In This Article Expand or collapse the "in this article" section Anne Bradstreet

  • Introduction
  • Primary Works
  • Bibliographies
  • Biographies
  • Publication History

American Literature Anne Bradstreet
Wendy Martin, Danielle Hinrichs
  • LAST REVIEWED: 16 December 2021
  • LAST MODIFIED: 29 August 2012
  • DOI: 10.1093/obo/9780199827251-0092


In 1630, eighteen-year-old Anne Bradstreet joined her family, her new husband, and a large group of Puritan faithful on a harrowing three-month journey from Southampton, England, to New England. Bradstreet’s father and husband were prominent members of a Puritan community seeking freedom from persecution by the Church of England. Although she willingly joined her family, Bradstreet had reservations about leaving an English estate filled with books and opportunities to forge a new life in a wilderness that lacked adequate food, shelter, and safety. She later remarked, “[I] came into this country, where I found a new world and new manners, at which my heart rose. But after I was convinced it was the way of God, I submitted to it and joined the church at Boston” (Ellis 1867, p. 5, under Primary Works). Despite facing many illnesses, bearing eight children, and establishing herself within a hierarchical culture that considered women subservient to men, and men to God, Bradstreet became the first published author in the colonies. Her early poems engage historical and political themes and draw heavily from English and French literary sources. Most critics agree that her most powerful work comes in her later, more personal poems, where she speaks in a confident voice about her own experiences as a Puritan woman. In these poems, she conveys her love for her husband and her devastating grief at the loss of three young grandchildren. Two of her most acclaimed and highly anthologized poems demonstrate her pleasure in the world and her struggle to subordinate the natural world to the divine one. In “Verses upon the Burning of Our House, July 10, 1666,” Bradstreet conveys the tension between her worldly concerns and spiritual aspirations, seeking always to view affliction and tragedy as God’s beneficent corrections that lead the faithful to a permanent afterlife. In “Contemplations,” often considered Bradstreet’s finest poem, the poet sees in the natural world evidence of the divine and seeks to transcend the beauty of nature to embrace eternal joy. Within a restrictive culture that punished women for leaving the domestic sphere or questioning authority, Anne Bradstreet managed to assert a poetic voice, a powerful and eloquent voice that would inspire and influence American poets in her time and today.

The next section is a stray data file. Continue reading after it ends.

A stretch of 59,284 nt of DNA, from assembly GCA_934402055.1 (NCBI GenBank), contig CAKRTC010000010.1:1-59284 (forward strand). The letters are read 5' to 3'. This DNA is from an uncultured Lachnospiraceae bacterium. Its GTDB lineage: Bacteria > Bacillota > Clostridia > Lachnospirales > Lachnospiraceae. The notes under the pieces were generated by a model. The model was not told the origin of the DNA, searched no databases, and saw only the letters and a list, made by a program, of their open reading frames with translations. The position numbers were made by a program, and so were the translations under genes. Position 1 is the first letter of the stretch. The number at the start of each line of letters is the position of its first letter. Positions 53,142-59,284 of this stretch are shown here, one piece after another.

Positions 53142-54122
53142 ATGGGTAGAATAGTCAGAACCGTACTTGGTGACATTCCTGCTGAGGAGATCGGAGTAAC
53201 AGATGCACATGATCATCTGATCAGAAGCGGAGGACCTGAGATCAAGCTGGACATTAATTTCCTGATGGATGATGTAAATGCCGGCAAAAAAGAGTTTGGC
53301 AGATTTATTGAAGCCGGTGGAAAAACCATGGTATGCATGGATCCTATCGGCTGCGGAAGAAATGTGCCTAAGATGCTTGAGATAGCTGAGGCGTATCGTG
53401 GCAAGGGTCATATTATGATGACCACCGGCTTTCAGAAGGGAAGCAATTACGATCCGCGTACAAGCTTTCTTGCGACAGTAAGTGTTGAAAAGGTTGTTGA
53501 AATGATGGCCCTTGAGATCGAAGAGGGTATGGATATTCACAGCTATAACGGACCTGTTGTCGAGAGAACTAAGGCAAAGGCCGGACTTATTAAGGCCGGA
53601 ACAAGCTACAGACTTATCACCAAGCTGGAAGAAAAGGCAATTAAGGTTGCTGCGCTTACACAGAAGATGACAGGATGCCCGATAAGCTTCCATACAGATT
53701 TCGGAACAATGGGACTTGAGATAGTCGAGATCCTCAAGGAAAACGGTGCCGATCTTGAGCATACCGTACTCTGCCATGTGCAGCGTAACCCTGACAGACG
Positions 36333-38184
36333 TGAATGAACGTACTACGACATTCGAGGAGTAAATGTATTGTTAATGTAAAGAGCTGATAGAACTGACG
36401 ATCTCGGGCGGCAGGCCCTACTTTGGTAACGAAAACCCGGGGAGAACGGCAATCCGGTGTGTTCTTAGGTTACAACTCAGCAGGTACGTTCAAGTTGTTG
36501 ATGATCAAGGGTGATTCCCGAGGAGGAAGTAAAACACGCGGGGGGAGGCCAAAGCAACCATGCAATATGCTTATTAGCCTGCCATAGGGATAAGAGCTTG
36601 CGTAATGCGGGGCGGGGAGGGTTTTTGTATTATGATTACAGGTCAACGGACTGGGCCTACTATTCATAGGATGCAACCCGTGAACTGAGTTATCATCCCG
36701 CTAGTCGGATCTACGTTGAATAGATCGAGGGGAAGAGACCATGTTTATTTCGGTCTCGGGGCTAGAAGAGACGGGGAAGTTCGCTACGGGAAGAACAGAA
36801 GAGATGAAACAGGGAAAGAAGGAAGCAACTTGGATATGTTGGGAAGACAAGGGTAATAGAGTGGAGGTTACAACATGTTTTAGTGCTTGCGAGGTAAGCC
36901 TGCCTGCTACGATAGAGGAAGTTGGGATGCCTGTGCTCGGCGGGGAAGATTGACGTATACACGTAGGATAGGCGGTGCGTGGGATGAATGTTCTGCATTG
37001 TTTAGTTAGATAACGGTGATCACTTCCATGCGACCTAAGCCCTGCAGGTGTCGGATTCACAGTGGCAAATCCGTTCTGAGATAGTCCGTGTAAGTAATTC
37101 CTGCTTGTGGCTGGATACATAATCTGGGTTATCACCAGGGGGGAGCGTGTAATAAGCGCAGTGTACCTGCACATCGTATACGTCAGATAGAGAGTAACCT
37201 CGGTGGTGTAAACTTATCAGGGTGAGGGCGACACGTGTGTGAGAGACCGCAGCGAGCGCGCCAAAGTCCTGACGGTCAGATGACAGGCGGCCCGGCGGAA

Primary Works

Modern editions of Bradstreet’s works draw from two initial sources: the first edition of her work, submitted by Bradstreet’s brother-in-law Thomas Woodbridge and published in London (The Tenth Muse Lately Sprung Up in America; Bradstreet 1650), and the Boston edition (Severall Poems Compiled with Great Variety of Wit and Learning, Full of Delight; Bradstreet 1678), published six years after Bradstreet’s death. There is evidence that Bradstreet made revisions to The Tenth Muse in preparation for a second edition, but because Severall Poems was published after her death, scholars have differing views on which version more accurately reflects the author’s intent. The 1650 edition of The Tenth Muse is still available as a facsimile in Bradstreet 1965. Most modern collections of Bradstreet’s work, however, draw their material from the 1678 edition of Severall Poems, which includes Bradstreet’s later, more personal poetry. Ellis 1867 and Hensley 2010 also include Bradstreet’s letter to her children and other writings posthumously left to her family, which are now contained in what is called the Andover manuscript. Whereas Ellis preserves original spellings, Hensley is updated for more accessibility for today’s readers and is, therefore, more appropriate for younger students. McElrath and Robb 1981 differs from the other works cited here in its preference for the 1650 edition of The Tenth Muse, although it does also include poems from the 1678 Severall Poems and the Andover manuscript.